Finally, another important topic to bring up is, that up until three years ago, most studies only used male animals. As a result, women in particular may be left living with unnecessary pain since pain medications are tested based on male genetics. You can find a great CBC article that discusses sexism in mouse research here. Men and women have different biological pathways, which means pain-relieving drugs that work for one sex might fail in the other half of the population.
So, why is this happening?
We are far away from “hysteria” diagnosis’, but sexism hasn’t gone away completely. Misogynistic people make women out to be over emotional and irrational, making easier for doctors to believe women’s pain has no physical grounds and must be driven by anxiety and emotions. Men, however, are seen as being rational and level-headed. When they say they feel pain, doctors take their symptoms more seriously.
Also, because of societal norms, doctors may feel uncomfortable with “emotional” women. Rather than addressing the cause of their pain and suffering, they push patients out the door with bandaid solutions instead of finding the real problem. This only leaves women in distress longer, which then leads to a jump in the probability of developing chronic pain or illness and depression.
What can YOU do about it?
Since medical professionals not only take women’s pain less seriously than men’s, but often misdiagnose it as being emotionally driven or “a normal part of being a woman”, convincing our doctors to listen to us is not easy.
Fortunately, there are a few things you can do to make sure you get the medical care you deserve:
- Keep a good record of your symptoms, doctor’s visits, medications, hospitalizations + surgeries. Having an organized binder is a good start. Bring it with you when you know you’ll be seeing any member of your medical team, especially a new doctor or specialist.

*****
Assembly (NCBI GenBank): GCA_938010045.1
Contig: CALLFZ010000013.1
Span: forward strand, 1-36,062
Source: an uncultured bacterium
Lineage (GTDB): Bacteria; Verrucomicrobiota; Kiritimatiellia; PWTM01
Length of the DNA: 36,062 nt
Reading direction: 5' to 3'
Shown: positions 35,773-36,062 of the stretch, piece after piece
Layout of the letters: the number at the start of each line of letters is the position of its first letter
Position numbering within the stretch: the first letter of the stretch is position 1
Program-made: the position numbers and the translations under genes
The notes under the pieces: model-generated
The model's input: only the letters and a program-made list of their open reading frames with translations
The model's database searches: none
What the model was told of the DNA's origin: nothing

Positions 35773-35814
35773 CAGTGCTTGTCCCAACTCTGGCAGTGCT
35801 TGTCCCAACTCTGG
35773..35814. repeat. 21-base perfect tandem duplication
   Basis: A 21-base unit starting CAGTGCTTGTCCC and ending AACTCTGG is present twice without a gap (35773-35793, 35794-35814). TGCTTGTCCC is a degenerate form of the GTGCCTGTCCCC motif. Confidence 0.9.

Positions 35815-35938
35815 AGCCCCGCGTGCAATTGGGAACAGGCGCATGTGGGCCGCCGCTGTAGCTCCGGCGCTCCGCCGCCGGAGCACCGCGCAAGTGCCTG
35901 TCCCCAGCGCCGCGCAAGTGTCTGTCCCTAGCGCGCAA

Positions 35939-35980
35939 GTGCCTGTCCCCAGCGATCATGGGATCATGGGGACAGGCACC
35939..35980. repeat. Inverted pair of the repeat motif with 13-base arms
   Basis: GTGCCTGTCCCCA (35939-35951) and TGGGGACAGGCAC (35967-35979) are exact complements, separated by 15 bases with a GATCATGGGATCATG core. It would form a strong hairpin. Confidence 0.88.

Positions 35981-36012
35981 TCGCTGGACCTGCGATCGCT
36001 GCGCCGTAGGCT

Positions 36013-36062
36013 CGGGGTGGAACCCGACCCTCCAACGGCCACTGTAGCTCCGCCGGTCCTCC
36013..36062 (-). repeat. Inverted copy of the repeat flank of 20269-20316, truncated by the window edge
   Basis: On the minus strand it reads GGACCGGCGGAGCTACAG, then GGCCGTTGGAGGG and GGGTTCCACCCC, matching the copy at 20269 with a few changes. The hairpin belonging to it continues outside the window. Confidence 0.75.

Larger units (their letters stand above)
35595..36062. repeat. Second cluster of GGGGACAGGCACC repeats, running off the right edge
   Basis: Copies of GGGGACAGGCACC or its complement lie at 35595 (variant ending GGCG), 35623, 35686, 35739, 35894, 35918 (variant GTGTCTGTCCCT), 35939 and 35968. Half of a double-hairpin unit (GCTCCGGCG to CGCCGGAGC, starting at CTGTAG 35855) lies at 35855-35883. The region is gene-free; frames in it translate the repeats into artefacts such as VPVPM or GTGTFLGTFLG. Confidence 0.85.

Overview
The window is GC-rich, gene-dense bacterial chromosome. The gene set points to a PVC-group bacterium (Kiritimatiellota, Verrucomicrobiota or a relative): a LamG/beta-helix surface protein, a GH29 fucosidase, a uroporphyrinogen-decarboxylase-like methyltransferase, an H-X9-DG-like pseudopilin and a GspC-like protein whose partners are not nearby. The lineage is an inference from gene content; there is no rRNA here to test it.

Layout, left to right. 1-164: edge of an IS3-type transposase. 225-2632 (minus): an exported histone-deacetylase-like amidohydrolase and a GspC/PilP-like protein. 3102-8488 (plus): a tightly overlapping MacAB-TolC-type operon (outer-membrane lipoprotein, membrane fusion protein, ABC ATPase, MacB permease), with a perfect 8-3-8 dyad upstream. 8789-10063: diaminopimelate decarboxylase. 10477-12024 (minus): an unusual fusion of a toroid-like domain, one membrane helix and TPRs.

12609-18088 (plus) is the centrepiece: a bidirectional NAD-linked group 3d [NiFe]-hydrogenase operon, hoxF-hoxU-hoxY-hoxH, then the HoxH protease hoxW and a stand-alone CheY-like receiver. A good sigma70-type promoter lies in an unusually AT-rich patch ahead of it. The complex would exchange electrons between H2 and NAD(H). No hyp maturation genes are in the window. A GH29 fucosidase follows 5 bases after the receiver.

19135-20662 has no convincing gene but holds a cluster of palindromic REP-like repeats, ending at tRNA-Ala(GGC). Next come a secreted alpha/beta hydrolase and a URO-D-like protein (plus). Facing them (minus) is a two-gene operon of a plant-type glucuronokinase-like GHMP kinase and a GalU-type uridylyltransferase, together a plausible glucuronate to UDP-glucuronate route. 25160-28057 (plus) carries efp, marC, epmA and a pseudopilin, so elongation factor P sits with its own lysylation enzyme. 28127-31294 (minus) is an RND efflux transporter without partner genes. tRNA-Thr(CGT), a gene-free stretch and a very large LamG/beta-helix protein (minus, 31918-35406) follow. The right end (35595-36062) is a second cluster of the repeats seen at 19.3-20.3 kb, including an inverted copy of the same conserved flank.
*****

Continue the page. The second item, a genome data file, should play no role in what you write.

To help keep myself organized, I designed 2020 medical binder printables that can also help you get on track this year, too.
- If you don’t feel comfortable speaking up, bring someone with you who can express your concerns and advocate for you.
- If a doctor is downplaying your symptoms or claiming they are caused by anxiety, you have every right to disagree. Explain why you take issue with their diagnosis and give them evidence to back up why you think they’re wrong. You know your body better than anyone else. Don’t let anyone make you feel like your pain isn’t real. If you know something is wrong and your doctor is failing in their duty to help you, seek second, third, or however many opinions you need.
- Become an advocate and spread awareness about your condition(s) so more doctors can hear and see that our pain is real!
As human beings, we deserve to be treated equally and have our pain taken seriously, receive proper treatment, and be given the same level of care as men. Unfortunately, this won’t happen overnight. Until it happens, we’ll just have to keep fighting.
If there is a women’s health initiative you would like to discuss with me, I’d love to chat! You can reach out at firstname.lastname@example.org.